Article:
The effects of higher tariffs could be especially severe for tech firms, which make many of their products in China, and for industrial companies, which are already paying higher prices for metals. The United States and China are the world's largest economies and their trade relationship is the world's largest, so the higher taxes on imports could also slow global economic growth and increase inflation.

Although most tech firms fell Monday, open-source software company Red Hat soared 45.4% to $169.63 — reversing its losses from earlier this year — after IBM agreed to buy it for $34 billion in stock. IBM Chairman and CEO Ginni Rometty said the deal will make IBM the world's biggest hybrid cloud provider, meaning it will offer companies a mix of on-site, private and third-party public cloud services. IBM fell 4.1% to $119.64.

The prospect of reduced barriers to trade helped automakers. Car companies rose after Bloomberg News reported that regulators in China intend to propose cutting the tax on imported cars to 5% from 10%. The U.S.-China trade war has hurt sales, and that slowdown is one of the factors that have damaged car company stocks this year.

Ford climbed 3.3% to $9.28. Auto parts retailer BorgWarner advanced 4% to $39.56. After Cooper Tire & Rubber reported a bigger third-quarter profit than analysts expected, its stock surged 21.4% to $30.89.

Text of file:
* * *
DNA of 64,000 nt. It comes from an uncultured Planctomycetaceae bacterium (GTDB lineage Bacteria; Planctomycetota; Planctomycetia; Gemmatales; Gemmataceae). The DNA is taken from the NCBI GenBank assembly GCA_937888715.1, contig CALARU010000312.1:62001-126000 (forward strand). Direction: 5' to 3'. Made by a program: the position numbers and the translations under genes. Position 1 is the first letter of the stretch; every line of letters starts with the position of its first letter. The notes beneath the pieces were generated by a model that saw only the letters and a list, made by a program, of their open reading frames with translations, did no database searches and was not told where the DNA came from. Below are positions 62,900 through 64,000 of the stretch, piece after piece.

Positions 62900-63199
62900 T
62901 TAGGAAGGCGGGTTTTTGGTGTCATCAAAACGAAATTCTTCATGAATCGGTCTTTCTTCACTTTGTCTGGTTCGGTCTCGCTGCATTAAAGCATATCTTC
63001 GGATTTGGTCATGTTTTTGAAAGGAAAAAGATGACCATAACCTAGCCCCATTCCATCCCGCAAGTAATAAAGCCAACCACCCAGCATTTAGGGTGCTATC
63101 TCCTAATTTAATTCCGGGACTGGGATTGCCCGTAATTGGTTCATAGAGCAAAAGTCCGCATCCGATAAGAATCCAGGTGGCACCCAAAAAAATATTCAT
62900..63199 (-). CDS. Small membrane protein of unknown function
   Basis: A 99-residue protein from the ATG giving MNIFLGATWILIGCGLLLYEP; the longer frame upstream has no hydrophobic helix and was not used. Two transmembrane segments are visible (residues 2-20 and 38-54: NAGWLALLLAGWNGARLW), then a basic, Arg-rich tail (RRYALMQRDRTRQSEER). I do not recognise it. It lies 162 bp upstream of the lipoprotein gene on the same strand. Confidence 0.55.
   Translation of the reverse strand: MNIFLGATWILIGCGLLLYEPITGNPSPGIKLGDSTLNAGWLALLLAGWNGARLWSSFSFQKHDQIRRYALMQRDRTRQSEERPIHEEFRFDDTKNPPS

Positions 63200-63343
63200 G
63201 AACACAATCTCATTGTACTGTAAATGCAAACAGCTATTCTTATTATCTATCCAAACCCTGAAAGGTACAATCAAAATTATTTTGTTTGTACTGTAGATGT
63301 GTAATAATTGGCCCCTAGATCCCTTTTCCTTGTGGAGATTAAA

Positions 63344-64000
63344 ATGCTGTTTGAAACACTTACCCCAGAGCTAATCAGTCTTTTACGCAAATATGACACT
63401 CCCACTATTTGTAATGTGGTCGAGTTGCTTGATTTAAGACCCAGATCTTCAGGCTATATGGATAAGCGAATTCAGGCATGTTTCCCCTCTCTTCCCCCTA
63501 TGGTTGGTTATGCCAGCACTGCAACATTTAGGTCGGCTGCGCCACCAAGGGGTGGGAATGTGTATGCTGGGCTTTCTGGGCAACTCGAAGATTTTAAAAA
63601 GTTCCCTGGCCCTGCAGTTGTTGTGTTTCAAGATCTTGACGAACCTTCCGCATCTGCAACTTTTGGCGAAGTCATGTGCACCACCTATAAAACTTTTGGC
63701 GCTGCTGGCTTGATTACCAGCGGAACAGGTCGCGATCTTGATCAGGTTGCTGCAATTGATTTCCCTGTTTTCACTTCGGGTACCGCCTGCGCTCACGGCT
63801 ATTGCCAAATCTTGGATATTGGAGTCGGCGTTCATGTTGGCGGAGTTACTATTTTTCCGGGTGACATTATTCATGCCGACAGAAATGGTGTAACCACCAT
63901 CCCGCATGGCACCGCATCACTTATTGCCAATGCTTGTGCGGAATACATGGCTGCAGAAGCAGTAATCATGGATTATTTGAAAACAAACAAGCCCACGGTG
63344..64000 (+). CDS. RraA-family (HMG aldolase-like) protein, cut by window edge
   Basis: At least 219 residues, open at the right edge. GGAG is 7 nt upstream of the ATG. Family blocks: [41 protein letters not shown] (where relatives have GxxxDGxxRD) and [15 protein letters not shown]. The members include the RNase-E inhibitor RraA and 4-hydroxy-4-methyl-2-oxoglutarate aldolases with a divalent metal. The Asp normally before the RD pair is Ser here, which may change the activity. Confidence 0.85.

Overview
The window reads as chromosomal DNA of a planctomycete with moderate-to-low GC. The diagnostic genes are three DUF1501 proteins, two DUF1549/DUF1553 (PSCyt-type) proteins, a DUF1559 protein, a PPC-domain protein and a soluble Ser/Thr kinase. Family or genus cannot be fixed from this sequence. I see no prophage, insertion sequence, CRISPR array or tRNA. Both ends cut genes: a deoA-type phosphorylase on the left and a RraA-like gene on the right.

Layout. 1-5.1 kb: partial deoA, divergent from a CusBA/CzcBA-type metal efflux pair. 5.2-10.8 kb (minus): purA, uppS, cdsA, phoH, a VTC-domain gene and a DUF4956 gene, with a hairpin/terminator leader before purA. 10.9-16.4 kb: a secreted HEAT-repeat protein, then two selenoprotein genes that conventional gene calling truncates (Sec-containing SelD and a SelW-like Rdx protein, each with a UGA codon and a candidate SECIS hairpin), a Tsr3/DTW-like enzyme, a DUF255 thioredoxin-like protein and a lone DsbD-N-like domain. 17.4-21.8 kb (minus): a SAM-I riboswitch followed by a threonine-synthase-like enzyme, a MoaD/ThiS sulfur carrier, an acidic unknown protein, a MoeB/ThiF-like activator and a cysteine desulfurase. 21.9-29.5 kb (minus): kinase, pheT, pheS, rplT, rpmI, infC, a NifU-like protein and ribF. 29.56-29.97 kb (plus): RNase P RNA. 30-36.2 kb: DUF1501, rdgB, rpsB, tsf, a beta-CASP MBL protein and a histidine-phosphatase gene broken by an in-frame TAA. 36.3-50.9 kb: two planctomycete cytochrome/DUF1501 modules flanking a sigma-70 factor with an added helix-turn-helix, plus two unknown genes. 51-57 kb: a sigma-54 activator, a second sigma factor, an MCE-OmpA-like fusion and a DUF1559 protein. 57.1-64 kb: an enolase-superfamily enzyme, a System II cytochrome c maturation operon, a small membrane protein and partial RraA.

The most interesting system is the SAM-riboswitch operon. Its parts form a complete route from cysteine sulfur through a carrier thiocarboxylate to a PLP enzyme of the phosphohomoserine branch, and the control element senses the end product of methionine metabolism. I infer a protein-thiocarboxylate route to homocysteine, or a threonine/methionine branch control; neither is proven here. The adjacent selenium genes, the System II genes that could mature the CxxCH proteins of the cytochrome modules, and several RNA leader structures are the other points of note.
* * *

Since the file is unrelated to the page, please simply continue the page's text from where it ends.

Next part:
Germany's DAX rose 1.2% as Volkswagen, Daimler and BMW made big gains. Italy's FTSE MIB index rose 1.9% after Standard & Poor's did not downgrade its credit rating. Italy's new government plans to ramp up spending, and European Union leaders have demanded it change its plans.

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Mexico's stock index dropped 4.2% after President-elect Andres Manuel Lopez Obrador said he will respect the result of a referendum that rejected a partly built new airport for Mexico City. He said 70% of voters opposed the $13-billion project.

Brazil's Bovespa rose in morning trading after far-right politician Jair Bolsonaro was elected president, but it later ended down 2.2%. Stocks climbed earlier this month after Bolsonaro led the previous round of voting, as investors preferred him to leftist parties.

Bond prices slipped. The yield on the 10-year Treasury note rose to 3.08% from 3.07%.

The price of U.S. crude oil fell 0.8% to $67.04 a barrel in New York. Brent crude, used to price international oils, fell 0.4% to $77.34 a barrel in London.

Wholesale gasoline rose 0.5% to $1.82 a gallon. Heating oil fell 0.8% to $2.28 a gallon. Natural gas was unchanged at $3.19 per 1,000 cubic feet.

Gold fell 0.7% to $1,227.60 an ounce. Silver fell 1.8% to $14.44 an ounce. Copper was little changed at $2.74 a pound.

The dollar rose to 112.35 yen from 111.85 yen. The euro fell to $1.1390 from $1.1412.

3:30 p.m.: This article was updated with closing prices and context.

1:20 p.m.: This article was updated with the close of markets.

12:35 p.m.: This article was updated with indexes’ movement.

This article was originally published at 7:40 a.m.